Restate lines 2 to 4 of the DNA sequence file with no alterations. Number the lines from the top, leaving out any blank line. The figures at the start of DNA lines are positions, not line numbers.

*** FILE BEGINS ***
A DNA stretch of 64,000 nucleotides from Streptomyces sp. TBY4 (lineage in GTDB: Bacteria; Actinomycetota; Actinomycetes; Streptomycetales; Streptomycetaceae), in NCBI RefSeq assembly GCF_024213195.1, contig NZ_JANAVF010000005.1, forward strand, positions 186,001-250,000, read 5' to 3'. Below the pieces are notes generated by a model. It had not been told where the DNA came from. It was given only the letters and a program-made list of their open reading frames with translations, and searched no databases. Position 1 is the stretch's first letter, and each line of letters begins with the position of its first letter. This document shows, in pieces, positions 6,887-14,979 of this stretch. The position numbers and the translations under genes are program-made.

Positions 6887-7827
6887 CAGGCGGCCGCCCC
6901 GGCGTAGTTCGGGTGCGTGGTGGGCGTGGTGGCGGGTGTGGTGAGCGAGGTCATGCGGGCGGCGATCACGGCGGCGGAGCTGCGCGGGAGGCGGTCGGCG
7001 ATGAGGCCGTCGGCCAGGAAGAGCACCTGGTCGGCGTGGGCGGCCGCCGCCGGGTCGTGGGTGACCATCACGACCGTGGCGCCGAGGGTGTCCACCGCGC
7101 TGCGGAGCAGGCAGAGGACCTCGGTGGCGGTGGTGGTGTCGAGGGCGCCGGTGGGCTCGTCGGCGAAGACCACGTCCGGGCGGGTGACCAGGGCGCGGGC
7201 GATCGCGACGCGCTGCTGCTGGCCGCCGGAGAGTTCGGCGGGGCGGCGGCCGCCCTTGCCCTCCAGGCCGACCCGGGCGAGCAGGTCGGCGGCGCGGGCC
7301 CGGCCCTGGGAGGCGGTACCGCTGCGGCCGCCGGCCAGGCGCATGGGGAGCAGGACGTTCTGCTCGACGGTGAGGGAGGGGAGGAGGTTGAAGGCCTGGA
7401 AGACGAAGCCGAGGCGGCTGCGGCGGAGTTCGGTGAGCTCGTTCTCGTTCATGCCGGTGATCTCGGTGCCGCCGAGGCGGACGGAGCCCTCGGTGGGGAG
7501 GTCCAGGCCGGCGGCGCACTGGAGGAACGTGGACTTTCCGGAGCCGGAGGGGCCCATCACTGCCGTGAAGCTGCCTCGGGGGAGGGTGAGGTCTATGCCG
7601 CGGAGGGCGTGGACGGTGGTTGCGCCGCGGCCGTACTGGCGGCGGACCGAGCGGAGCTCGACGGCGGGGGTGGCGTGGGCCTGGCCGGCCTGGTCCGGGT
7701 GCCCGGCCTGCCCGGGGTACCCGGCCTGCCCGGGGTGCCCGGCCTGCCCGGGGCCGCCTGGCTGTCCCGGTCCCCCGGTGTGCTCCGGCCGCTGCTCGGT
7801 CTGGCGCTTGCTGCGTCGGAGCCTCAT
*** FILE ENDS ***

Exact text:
Positions 6887-7827
6887 CAGGCGGCCGCCCC
6901 GGCGTAGTTCGGGTGCGTGGTGGGCGTGGTGGCGGGTGTGGTGAGCGAGGTCATGCGGGCGGCGATCACGGCGGCGGAGCTGCGCGGGAGGCGGTCGGCG